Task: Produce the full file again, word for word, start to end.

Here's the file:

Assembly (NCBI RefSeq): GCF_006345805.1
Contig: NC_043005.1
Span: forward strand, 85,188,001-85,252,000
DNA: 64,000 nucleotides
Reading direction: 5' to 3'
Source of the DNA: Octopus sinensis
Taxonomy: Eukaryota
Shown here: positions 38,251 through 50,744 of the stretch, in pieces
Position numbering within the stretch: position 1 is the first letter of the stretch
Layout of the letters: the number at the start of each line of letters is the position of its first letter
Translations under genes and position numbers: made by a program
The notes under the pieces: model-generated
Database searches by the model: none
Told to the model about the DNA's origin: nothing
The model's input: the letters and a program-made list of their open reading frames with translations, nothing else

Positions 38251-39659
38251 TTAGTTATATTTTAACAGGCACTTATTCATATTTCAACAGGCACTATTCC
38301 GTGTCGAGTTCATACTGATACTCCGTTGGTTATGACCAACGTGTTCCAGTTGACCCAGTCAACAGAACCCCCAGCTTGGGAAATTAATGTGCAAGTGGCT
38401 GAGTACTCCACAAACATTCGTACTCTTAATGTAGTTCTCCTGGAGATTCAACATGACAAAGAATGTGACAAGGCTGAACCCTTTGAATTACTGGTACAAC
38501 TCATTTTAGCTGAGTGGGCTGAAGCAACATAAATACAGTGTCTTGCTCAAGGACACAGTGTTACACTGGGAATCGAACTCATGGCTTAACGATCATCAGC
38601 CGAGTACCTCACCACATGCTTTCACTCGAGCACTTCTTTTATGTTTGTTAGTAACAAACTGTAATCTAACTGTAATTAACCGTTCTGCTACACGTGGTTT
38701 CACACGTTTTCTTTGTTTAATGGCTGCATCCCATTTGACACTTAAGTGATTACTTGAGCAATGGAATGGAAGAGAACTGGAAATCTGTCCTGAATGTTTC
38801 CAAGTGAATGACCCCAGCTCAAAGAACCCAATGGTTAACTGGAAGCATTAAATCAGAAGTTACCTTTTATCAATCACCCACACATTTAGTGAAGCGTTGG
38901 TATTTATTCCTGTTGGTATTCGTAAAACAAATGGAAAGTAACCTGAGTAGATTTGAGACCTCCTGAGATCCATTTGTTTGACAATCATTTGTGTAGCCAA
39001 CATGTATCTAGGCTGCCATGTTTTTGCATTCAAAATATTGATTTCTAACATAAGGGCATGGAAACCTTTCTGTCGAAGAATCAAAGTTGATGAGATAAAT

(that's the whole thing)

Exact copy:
Assembly (NCBI RefSeq): GCF_006345805.1
Contig: NC_043005.1
Span: forward strand, 85,188,001-85,252,000
DNA: 64,000 nucleotides
Reading direction: 5' to 3'
Source of the DNA: Octopus sinensis
Taxonomy: Eukaryota
Shown here: positions 38,251 through 50,744 of the stretch, in pieces
Position numbering within the stretch: position 1 is the first letter of the stretch
Layout of the letters: the number at the start of each line of letters is the position of its first letter
Translations under genes and position numbers: made by a program
The notes under the pieces: model-generated
Database searches by the model: none
Told to the model about the DNA's origin: nothing
The model's input: the letters and a program-made list of their open reading frames with translations, nothing else

Positions 38251-39659
38251 TTAGTTATATTTTAACAGGCACTTATTCATATTTCAACAGGCACTATTCC
38301 GTGTCGAGTTCATACTGATACTCCGTTGGTTATGACCAACGTGTTCCAGTTGACCCAGTCAACAGAACCCCCAGCTTGGGAAATTAATGTGCAAGTGGCT
38401 GAGTACTCCACAAACATTCGTACTCTTAATGTAGTTCTCCTGGAGATTCAACATGACAAAGAATGTGACAAGGCTGAACCCTTTGAATTACTGGTACAAC
38501 TCATTTTAGCTGAGTGGGCTGAAGCAACATAAATACAGTGTCTTGCTCAAGGACACAGTGTTACACTGGGAATCGAACTCATGGCTTAACGATCATCAGC
38601 CGAGTACCTCACCACATGCTTTCACTCGAGCACTTCTTTTATGTTTGTTAGTAACAAACTGTAATCTAACTGTAATTAACCGTTCTGCTACACGTGGTTT
38701 CACACGTTTTCTTTGTTTAATGGCTGCATCCCATTTGACACTTAAGTGATTACTTGAGCAATGGAATGGAAGAGAACTGGAAATCTGTCCTGAATGTTTC
38801 CAAGTGAATGACCCCAGCTCAAAGAACCCAATGGTTAACTGGAAGCATTAAATCAGAAGTTACCTTTTATCAATCACCCACACATTTAGTGAAGCGTTGG
38901 TATTTATTCCTGTTGGTATTCGTAAAACAAATGGAAAGTAACCTGAGTAGATTTGAGACCTCCTGAGATCCATTTGTTTGACAATCATTTGTGTAGCCAA
39001 CATGTATCTAGGCTGCCATGTTTTTGCATTCAAAATATTGATTTCTAACATAAGGGCATGGAAACCTTTCTGTCGAAGAATCAAAGTTGATGAGATAAAT